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Herodotus, The Histories (ed. A. D. Godley) 34 0 Browse Search
Diodorus Siculus, Library 26 0 Browse Search
Polybius, Histories 18 0 Browse Search
Flavius Josephus, Against Apion (ed. William Whiston, A.M.) 12 0 Browse Search
Apollodorus, Library and Epitome (ed. Sir James George Frazer) 10 0 Browse Search
Pausanias, Description of Greece 10 0 Browse Search
Euripides, Phoenissae (ed. E. P. Coleridge) 8 0 Browse Search
Homer, The Odyssey (ed. Samuel Butler, Based on public domain edition, revised by Timothy Power and Gregory Nagy.) 6 0 Browse Search
Homer, Odyssey 6 0 Browse Search
Xenophon, Anabasis (ed. Carleton L. Brownson) 6 0 Browse Search
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Apollodorus, Library (ed. Sir James George Frazer), book 2 (search)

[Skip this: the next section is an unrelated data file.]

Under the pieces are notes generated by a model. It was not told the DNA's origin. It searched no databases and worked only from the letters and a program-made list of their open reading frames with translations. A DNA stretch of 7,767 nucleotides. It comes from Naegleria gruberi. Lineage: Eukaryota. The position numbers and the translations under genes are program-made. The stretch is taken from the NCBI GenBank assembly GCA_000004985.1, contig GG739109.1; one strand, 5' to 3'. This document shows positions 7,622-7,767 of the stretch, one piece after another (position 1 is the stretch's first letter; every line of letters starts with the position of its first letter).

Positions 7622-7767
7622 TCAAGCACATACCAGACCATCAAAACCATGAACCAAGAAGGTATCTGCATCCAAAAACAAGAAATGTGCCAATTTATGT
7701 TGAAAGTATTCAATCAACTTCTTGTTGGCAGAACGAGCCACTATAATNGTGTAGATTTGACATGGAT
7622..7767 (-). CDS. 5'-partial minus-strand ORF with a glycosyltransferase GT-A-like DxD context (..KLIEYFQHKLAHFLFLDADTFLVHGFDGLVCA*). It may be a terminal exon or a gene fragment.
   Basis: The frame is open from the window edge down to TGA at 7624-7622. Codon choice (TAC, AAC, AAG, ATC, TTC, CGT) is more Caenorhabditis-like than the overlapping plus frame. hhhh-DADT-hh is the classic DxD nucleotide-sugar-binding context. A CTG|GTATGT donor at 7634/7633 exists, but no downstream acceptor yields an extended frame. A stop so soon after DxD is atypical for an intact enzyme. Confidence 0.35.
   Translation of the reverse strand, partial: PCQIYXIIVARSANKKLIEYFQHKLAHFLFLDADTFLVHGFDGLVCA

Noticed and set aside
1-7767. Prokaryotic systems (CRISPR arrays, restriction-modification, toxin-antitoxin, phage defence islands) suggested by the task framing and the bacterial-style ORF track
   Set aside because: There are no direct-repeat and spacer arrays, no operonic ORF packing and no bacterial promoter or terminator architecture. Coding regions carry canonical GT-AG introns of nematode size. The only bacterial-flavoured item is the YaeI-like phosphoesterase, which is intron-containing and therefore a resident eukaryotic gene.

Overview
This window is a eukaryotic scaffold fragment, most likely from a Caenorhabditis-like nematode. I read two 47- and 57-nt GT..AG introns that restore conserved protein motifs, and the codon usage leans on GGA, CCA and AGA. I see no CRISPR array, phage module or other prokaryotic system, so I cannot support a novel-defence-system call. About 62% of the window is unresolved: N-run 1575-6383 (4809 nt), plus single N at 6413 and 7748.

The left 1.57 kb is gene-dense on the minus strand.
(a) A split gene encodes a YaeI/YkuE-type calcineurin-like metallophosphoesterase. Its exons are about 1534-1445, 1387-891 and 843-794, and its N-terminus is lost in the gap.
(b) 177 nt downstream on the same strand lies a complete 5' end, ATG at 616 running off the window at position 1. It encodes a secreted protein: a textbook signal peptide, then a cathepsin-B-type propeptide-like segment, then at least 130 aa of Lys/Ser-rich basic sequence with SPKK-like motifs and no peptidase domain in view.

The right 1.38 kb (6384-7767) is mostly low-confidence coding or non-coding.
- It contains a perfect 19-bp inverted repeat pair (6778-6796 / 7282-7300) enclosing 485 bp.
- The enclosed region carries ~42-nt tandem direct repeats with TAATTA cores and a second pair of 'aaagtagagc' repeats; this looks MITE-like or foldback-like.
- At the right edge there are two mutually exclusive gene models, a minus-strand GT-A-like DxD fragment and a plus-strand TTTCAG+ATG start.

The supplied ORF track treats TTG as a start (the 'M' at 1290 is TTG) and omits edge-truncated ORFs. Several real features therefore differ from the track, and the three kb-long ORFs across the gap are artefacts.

iii.20.17ff.; Juvenal vi.526ff.; Statius, Sylv. iii.2.101ff.; Hyginus, Fab. 145. Reigning over the Egyptians Epaphus married Memphis, daughter of Nile, founded and named the city of Memphis after her, and begat a daughter Libya, after whom the region of Libya was called.Compare Tzetzes, Scholiast on Lycophron 894. Libya had by Poseidon twin sons, Agenor and Belus.Compare Tzetzes, Chiliades vii.349ff. Agenor departed to Phoenicia and reigned there, and there he became the ancestor of the great stock; hence we shall defer our account of him.See below, Apollod. 3.1. But Belus remained in Egypt, reigned over the country, and married Anchinoe, daughter of Nile, by whom he had twin sons, Egyptus and Danaus,The following account of Egyptus and Danaus, including the settlement of Danaus and his daughters at Argos, is quoted verbally, with a few omissions and changes, by the Scholiast